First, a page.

This Week in New York Insider's Guide to Arts & Culture in New York City Since 2001

18Sep/18

WAYNE THIEBAUD, DRAFTSMAN

Nine Jelly Apples, 1964, watercolor and graphite. Yale University Art Gallery, Gift of George Hopper Fitch, B.A. 1932. Photography by Tony De Camillo. © Wayne Thiebaud/Licensed by VAGA, New York, NY

Wayne Thiebaud, “Nine Jelly Apples,” watercolor and graphite, 1964 (Yale University Art Gallery, Gift of George Hopper Fitch, B.A. 1932. Photography by Tony De Camillo. © Wayne Thiebaud/Licensed by VAGA, New York, NY)

Morgan Library & Museum
225 Madison Ave. at 36th St.
Tuesday – Sunday through September 23, $13-$20 (free Fridays 7:00 to 9:00)
212-685-0008
www.themorgan.org

You might be surprised to find out that from 2005 to 2015, Wayne Thiebaud was sixth on the list of top-selling living American artists at auction, totaling more than $163 million in aggregated sales (trailing Jeff Koons, Christopher Wool, Richard Prince, Ed Ruscha, and Jasper Johns and ahead of Robert Ryman, Frank Stella, Robert Indiana, and Cindy Sherman). Or maybe that’s not surprising at all, given how his oeuvre is so viscerally pleasing while also technically adroit, as revealed in the lovely exhibition “Wayne Thiebaud, Draftsman,” continuing at the Morgan through September 23. Now ninety-seven and still working, the Arizona-born, California-raised artist is best known for his luscious paintings of pies, jelly apples, ice-cream cones, and other tasty treats, but the show reveals him to be an expert draftsman through drawings and sketches not only of desserts but of cityscapes and landscapes. His influences range from Willem de Kooning, Franz Kline, Giorgio Morandi, Edgar Degas, and Pierre-Paul Prudh’hon to Krazy Kat cartoonist George Herriman and time spent in trade school and the military and as a commercial artist, window dresser, and graphic designer for Rexall Drugs and Universal Studios. “One day [printer] Kathan [Brown] brought down lunch, which was a cheese sandwich, a couple of olives, and a beer, and I said, ‘Before we eat this, I think I’ll draw it,’” Thiebaud is quoted as saying in the exhibition catalog.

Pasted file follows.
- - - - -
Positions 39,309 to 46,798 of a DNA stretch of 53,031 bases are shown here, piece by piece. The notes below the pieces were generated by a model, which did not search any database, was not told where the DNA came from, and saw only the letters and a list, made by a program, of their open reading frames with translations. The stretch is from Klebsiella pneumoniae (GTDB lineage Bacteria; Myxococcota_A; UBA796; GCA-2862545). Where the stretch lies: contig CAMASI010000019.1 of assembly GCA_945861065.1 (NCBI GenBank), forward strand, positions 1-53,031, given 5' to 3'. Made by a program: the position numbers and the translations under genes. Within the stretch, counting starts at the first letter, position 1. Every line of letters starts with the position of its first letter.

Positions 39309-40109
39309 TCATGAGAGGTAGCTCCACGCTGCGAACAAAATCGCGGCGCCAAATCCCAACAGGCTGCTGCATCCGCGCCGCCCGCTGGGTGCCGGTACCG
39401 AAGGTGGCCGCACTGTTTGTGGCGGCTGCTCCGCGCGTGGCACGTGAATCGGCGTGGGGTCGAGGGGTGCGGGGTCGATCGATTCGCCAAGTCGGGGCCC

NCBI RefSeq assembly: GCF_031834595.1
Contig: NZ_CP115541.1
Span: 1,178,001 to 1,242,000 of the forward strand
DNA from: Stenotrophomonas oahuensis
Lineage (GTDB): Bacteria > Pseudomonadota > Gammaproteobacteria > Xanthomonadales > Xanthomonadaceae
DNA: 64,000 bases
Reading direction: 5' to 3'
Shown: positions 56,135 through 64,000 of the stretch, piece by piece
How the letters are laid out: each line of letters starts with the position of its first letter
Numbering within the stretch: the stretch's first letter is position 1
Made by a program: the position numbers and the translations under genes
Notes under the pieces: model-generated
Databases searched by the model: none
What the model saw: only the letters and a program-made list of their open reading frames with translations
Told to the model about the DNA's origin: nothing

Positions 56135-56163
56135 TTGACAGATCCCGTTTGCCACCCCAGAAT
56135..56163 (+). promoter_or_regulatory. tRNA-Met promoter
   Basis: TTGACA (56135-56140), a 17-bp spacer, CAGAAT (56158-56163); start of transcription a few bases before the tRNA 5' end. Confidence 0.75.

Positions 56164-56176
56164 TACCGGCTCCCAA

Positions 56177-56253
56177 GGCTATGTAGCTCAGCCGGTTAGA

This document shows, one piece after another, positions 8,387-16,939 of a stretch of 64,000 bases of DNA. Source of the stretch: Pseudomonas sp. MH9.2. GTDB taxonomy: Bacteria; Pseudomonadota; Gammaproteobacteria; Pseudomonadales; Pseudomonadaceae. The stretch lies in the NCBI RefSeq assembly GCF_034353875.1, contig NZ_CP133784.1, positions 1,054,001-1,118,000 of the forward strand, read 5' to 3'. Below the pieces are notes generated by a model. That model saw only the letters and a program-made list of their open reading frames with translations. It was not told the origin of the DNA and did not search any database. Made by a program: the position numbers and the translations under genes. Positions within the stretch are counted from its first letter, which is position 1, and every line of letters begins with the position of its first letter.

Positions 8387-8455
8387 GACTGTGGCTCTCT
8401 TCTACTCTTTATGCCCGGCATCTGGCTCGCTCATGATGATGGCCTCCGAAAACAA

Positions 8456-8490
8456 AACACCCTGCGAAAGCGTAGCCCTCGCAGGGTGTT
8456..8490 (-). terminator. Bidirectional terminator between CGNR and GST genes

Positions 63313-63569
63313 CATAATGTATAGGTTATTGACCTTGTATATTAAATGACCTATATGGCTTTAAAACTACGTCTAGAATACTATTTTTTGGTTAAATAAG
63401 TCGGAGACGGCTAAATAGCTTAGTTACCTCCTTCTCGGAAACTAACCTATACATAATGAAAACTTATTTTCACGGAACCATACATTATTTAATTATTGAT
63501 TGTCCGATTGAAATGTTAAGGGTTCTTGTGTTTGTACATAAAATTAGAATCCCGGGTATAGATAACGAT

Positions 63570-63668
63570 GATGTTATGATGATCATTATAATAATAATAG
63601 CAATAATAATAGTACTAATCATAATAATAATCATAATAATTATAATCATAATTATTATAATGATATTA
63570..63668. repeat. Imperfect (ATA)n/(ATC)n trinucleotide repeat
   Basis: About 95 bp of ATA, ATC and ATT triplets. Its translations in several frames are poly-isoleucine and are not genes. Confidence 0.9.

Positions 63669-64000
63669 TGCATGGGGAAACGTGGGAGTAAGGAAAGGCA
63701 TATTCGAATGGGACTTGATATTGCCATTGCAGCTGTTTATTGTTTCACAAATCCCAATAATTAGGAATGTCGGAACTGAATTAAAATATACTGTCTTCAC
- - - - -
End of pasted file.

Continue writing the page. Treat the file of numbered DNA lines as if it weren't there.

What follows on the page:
Self Portrait, ca. 1970, graphite. From the artist’s studio. © Wayne Thiebaud/Licensed by VAGA, New York, NY

Wayne Thiebaud, “Self Portrait,” graphite, ca. 1970 (From the artist’s studio. © Wayne Thiebaud/Licensed by VAGA, New York, NY)

The show, the first extensive museum survey of Thiebaud’s works on paper, is a panoply of delights, from the 1964 watercolor and graphite “Nine Jelly Apples,” in which the sweet jelly seems to be dripping down the wall, to the 1983 charcoal “Three Roads,” an imaginative rendering of San Francisco streets, from a circa-1970 graphite self-portrait of Thiebaud looking serious to the 1960s-1970s “Page of Sketches with Ties,” four rectangular depictions of numerous ties, from the 1964 brush and ink “Hamburgers,” three rows of the all-American food, to the fantastical 1967-68 “Ridge with Clouds.” Thiebaud is not making any grand statements about consumption or hunger; the self-effacing artist and teacher is merely using his impressive skill to explore various subjects and styles. He also seems to have a penchant for drawing items in multiples of three, although he claims that is not on purpose and has no secret meaning. “Learning to draw is just learning to see more clearly and more organized,” he told curator Isabelle Dervaux in an illustrated talk at the Morgan. “That’s another side benefit of learning to draw. You’re going to learn to see a lot better and a lot deeper.”

ayne Thiebaud, “Diagonal City,” graphite, 1978 (Collection of Harry W. and Mary Margaret Anderson. © Wayne Thiebaud/ Licensed by VAGA, New York, NY)

Wayne Thiebaud, “Diagonal City,” graphite, 1978 (Collection of Harry W. and Mary Margaret Anderson. © Wayne Thiebaud/ Licensed by VAGA, New York, NY)

Thiebaud’s works have a way of getting inside your head, offering up sweet memories. Walking through the exhibit, I was like, well, a kid in a candy store. I thought of the first hamburger I had at Wetson’s, of the candy store down the street from my elementary school, of how rarely I saw my father wearing a tie, of a cake my aunt used to make for my birthday, the first time I licked an ice-cream cone and the ice cream dripped onto my hand, of a childhood friend’s dog, and of getting lost while wandering through parts of San Francisco and New York City. Dervaux has done a marvelous job laying out the show, dividing it into such themes as “Foodstuff,” “Tradition,” “Early Drawings,” and “Cityscapes and Landscapes,” creating compelling juxtapositions that tell us yet more about Thiebaud and his methods. It’s a joy to experience these works, many of which have never before been shown publicly. “Most of these are private drawings — to find out something, to make notations, or just to experiment,” Thiebaud has said. “You want to feel that these are things that will never be seen.”

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